Enscape is the only real-time plug-in solution with 100% direct integration. Architects and designers leverage the bi-directional data exchange between the 3D model and the renderer to enhance their day-to-day design decision operations. “Any changes made in the rendering window are synced back to the 3D model and vice-versa, maintaining one single source of truth and having one project. Because of this, Enscape has evolved rapidly into a mission-critical workflow solution,” Lipan says.

Before Enscape, visualization was a separate workflow from the design process; the design process needed to stop for 3D artists to create a visualization. Now designers no longer need to export and import different file formats. “It also eliminates the need for adjusting complex rendering settings to get high-end outputs, making the design process faster and more efficient than ever,” Lipan says.

Fulton Trotter Architects also used Enscape’s real-time renderings while working remotely during Covid. It saved them time and improved communication around a North Sydney Public School project in Australia. “Being able to show the clients high-quality images to sell our design to them was really critical as part of that process,” the architecture firm told Enscape. Lipan says Enscape helps architecture firms reach design decisions more quickly and easily. “It’s easy to use, and it’s very cost-effective. Architects don’t have to learn a new tool, so it’s easy to onboard them,” she says. “They model the building and instantly get visualization. They get a 3D walkthrough. They get videos of the project they are working on.”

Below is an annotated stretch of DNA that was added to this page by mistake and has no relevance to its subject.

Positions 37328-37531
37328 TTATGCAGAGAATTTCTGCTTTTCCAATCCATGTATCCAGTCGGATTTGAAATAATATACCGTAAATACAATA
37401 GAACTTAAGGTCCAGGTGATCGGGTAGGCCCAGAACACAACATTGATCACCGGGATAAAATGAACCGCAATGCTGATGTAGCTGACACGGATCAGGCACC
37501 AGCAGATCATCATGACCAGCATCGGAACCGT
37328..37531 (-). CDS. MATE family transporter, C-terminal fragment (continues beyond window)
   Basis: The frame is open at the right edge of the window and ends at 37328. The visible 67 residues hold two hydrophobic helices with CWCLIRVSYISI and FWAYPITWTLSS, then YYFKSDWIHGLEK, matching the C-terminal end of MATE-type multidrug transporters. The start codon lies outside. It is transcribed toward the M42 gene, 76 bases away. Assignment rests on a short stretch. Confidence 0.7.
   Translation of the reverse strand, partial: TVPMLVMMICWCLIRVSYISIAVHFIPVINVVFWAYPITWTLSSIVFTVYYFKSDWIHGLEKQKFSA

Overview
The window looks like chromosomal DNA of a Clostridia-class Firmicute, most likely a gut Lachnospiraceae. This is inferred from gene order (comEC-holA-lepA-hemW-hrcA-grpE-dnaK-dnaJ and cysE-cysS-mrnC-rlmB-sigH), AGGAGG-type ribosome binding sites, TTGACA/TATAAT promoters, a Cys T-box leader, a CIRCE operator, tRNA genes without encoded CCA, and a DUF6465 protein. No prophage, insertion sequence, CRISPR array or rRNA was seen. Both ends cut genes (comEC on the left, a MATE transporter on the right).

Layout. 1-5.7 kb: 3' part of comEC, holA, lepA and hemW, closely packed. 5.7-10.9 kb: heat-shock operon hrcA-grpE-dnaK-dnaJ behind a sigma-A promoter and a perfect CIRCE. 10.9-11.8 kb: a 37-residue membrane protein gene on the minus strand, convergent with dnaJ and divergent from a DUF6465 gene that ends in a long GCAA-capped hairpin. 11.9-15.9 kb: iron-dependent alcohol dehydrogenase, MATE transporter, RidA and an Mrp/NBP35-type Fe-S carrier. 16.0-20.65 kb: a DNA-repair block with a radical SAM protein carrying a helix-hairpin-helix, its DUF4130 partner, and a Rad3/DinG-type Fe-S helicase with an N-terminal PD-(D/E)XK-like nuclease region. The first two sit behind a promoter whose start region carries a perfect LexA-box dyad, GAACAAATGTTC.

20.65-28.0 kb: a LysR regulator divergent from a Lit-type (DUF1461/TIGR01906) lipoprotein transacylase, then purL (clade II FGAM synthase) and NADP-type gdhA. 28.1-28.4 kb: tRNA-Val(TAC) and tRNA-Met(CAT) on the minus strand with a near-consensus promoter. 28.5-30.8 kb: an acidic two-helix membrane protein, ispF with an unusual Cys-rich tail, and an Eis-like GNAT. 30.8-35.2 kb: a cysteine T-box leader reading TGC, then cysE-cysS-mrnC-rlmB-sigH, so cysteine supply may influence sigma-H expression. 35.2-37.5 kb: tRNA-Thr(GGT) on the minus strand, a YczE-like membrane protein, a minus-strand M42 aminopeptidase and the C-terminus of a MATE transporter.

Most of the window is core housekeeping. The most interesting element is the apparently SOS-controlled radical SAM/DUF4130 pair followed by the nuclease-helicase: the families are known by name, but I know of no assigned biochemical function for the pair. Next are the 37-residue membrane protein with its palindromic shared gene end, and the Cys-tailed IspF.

Enscape’s Light View mode provides architects with valuable insight into how much natural light is hitting various surfaces, shown as a heat map, allowing for informed decisions on daylighting strategies. Enscape also enables the creation of solar studies by adjusting the position and angle of the sun while considering geolocation and time of year settings from the design application. Architects can quickly visualize and analyze the impact of solar angles and rotations on their designs, helping to maximize passive and cooling opportunities while reducing reliance on artificial lighting and heating sources.